Sadly exploration, the central pillar of the series, makes a bad first impression. Whenever you enter a dungeon you're not greeted with a fullscreen HD view of a lush forest where water trickles down stone and beautiful flowers sway in the breeze. Instead you get a rather squished screen where a good third is occupied by the full map and a zoomed-in section, one stacked on top of the other. This screen-hogging map stack is easily reduced to a convenient minimap (and summoned again when you need it) with a quick tap of the Z key on your keyboard, but it's a shame my initial reaction was "Woah that's in the way I need to get rid of it." I wish instead of the default view I'd been able to choose to bring it up in my own time as a helpful tool.

On PC especially it's easy to see all the more elegant choices not made here: Why not make the map transparent, or tuck it away in a little auto-minimising tab? Why not place it in its own resizeable, moveable window, the way The Legacy: Realm of Terror managed to do on DOS machines all the way back in 1992?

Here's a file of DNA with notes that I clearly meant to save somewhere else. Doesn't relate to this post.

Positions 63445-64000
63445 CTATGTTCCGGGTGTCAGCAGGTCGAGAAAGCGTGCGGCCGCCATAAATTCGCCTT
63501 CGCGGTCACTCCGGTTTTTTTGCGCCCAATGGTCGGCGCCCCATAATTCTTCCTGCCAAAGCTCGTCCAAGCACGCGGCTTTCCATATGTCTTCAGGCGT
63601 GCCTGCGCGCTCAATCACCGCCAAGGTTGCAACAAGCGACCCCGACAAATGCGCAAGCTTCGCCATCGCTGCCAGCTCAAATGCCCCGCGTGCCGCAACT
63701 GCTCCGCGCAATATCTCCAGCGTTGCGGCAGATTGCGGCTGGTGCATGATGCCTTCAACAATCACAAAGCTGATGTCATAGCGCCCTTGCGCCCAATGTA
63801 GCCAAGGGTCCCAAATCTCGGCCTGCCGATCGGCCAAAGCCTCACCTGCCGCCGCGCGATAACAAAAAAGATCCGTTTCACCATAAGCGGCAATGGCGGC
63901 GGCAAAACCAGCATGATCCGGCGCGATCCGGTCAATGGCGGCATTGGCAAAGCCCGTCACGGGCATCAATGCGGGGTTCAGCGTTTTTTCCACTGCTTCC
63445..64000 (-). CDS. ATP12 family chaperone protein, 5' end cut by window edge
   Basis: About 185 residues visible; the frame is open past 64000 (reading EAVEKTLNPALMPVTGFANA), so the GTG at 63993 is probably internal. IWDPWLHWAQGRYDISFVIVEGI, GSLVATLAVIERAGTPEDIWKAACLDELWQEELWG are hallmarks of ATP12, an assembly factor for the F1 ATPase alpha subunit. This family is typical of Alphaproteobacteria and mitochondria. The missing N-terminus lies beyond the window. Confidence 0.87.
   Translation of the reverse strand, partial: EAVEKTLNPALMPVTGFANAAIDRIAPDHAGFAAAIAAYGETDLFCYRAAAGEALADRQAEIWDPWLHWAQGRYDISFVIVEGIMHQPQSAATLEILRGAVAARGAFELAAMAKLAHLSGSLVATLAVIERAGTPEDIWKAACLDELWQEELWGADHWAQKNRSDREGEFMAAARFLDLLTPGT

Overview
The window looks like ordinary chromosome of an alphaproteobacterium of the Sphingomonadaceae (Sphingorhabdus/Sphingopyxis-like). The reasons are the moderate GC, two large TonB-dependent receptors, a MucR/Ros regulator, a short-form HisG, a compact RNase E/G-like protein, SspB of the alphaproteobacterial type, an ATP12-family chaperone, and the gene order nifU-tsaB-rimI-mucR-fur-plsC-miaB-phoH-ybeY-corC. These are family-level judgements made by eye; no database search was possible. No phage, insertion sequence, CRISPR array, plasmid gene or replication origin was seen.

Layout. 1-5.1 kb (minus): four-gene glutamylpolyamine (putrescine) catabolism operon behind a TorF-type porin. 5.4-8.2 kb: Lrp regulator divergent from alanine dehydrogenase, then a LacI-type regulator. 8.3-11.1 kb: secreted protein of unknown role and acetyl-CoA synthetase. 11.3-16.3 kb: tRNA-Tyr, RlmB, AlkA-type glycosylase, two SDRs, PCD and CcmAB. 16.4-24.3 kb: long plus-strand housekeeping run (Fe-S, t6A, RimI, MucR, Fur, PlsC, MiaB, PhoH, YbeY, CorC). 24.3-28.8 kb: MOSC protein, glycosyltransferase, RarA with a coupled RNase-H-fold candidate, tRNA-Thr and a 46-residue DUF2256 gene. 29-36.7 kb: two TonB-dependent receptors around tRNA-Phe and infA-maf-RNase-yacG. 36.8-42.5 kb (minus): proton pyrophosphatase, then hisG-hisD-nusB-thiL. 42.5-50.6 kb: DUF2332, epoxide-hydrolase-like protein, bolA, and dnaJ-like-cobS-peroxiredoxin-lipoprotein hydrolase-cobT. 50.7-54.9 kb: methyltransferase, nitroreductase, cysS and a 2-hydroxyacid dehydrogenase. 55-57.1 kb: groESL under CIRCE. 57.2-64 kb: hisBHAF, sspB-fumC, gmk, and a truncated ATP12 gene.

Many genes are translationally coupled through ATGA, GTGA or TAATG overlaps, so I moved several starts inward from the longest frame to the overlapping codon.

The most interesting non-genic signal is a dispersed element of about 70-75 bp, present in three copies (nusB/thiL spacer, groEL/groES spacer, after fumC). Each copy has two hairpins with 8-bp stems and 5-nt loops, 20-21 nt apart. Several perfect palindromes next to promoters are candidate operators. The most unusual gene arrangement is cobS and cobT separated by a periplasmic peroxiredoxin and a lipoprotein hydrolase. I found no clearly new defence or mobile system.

Once I did put the full map away and get a good look at my surroundings, Etrian Odyssey's art direction shone as brilliantly in its new PC home as it always has. Everything has been redrawn rather than batch-upscaled or mindlessly AI'd to hell and back—even the 3D environments have been tweaked rather than simply rendered at a higher resolution. Yet it all looks so close to the originals, not only is everything immediately recognisable but it's easy to trick yourself into believing the games always looked this good. 

Etrian Odyssey on Nintendo DS x3

Committed research for the HD collection. (Image credit: Kerry Brunskill)

On the whole, anyway. For all that's been improved, some old limitations have strangely been left untouched. Details designed to give the illusion of distant areas stretching way beyond the walls that bind you to the dungeon's endless corridors are clearly (and fuzzily) painted onto flat walls, and the view into the distance still abruptly cuts off anything more than a meagre four floor tiles away. On screens the size and resolution of the DS' these were effective load-lightening techniques that were only really noticeable if you went looking for them, and even then blended in well with the surroundings. But here in HD there's an obvious artificial edge to the world that wasn't there before.